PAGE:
On seeing the finished painting, Bud said, “That’s Memorial Day.”
The video of Rear Admiral Jeremiah A. Denton Jr. and the artist,
Ann Barnes, is a history which contains messages of great
importance for all future generations of American citizens as well
as countries of the world. It features three* books with thoughtful
parallels keeping awareness of what True Freedom means. The
example influences all nations to prevent dictators from controlling
their governments (including ours) with responsible freedom for all
Retired English Teacher, Mother, Grandmother, my Christian friend.
WHEN HELL WAS IN SESSION. (revised).
MISS ANN'S ART.
MY CHRIST IS FROM HEAVEN.
Some Responses from My Demonstration Card Honoring Our Veterans
January 9, 1994
Dear Miss Barnes:
"Thank you for the beautiful greeting card you sent to me. As a Vietnam Veteran, it was especially meaningful and moving. I want you to know that as I read your card it brought back vivid memories of brave young Americans doing the right thing when the "right thing" was not exactly the popular thing to do.
Again, my sincere thanks for your thoughtfulness in sending me this card. Keep up your good work!"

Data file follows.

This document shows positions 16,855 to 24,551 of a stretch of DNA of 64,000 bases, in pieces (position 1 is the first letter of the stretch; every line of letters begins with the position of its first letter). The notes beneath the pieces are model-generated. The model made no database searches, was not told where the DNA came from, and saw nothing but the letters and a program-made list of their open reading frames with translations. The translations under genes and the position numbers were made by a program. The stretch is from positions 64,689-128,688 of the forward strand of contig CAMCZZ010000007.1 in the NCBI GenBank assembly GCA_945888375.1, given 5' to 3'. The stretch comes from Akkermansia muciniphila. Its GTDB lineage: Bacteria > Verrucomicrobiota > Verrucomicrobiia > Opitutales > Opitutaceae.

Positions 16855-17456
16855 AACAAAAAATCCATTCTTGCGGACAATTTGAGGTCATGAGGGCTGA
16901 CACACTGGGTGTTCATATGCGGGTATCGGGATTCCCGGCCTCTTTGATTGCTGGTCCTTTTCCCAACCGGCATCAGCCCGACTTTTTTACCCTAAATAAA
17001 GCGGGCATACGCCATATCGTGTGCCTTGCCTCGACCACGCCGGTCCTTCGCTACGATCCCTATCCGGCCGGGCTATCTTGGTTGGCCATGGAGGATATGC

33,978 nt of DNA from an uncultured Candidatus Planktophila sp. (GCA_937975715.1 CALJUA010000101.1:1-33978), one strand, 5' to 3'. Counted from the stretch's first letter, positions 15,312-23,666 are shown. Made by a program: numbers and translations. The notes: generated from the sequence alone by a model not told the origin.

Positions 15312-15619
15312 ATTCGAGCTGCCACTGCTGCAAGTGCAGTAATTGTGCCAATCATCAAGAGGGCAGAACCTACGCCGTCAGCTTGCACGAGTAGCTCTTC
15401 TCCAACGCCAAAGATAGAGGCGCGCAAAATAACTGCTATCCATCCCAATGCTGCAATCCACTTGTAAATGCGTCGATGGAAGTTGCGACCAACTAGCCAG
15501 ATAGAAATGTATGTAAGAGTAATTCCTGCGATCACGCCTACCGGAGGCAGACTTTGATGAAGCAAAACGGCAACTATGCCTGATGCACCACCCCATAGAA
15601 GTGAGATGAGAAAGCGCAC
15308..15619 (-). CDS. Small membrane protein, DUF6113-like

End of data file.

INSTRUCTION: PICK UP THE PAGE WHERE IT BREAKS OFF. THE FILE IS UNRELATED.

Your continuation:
Larry W. Rivers
Adjutant General (1994-1998)
Veterans of Foreign Wars of The United States
June 1, 1994
"Thanks for thinking of me.
I love not only your painting and The Prayer but also your historic statement under the letter defining our hope for the survival of America.
You seem to value most highly and to emphasize in your thinking the same things I do.
But I don't have your talent. Keep up the good work."
Rear Admiral, (Ret.) U.S. Navy.
(Former Vietnam POW and author of WHEN HELL WAS IN SESSION)
June 21, 1994
Dear Miss Barnes,
"My husband and I want to thank you for the 'Demonstration' card you sent to us. You are blessed with artistic talent and use it in a way that expresses what many of us feel. Your prayer reminded me of a Civil War soldier's prayer my husband read at the Andersonville Memorial services. So many years in between and all the sentiments are the same.
May God bless you in your dedicated endeavors. We appreciate your thinking of us."
Vice Admiral and Mrs. James B Stockdale
The Hoover Institution
Stanford University, California
(James B. is the oldest former Vietnam POW.)
November 28, 1994
Dear Miss Barnes:
"Thanks for your 'Demonstration' card and kind letter of November 5. It was obvious that you spent a great deal of time and heartfelt effort on your work. I really appreciate you sharing it with me.
I was touched by the poem 'Last Prayer of a Solider in Vietnam.' I believe the words expressed exactly what so many of us had difficulty articulating at that time. I am sure that the men and women in the American military, whose ranks still include many Vietnam veterans, appreciate your recognition of their past sacrifices.
Once again, thanks for the thoughtfulness you exhibited by honoring the men and women of the military in this manner."
Henry H. Shelton
Lieutenant General, U.S. Army
HQ, XVIII Airborne Corps
Fort Bragg, North Carolina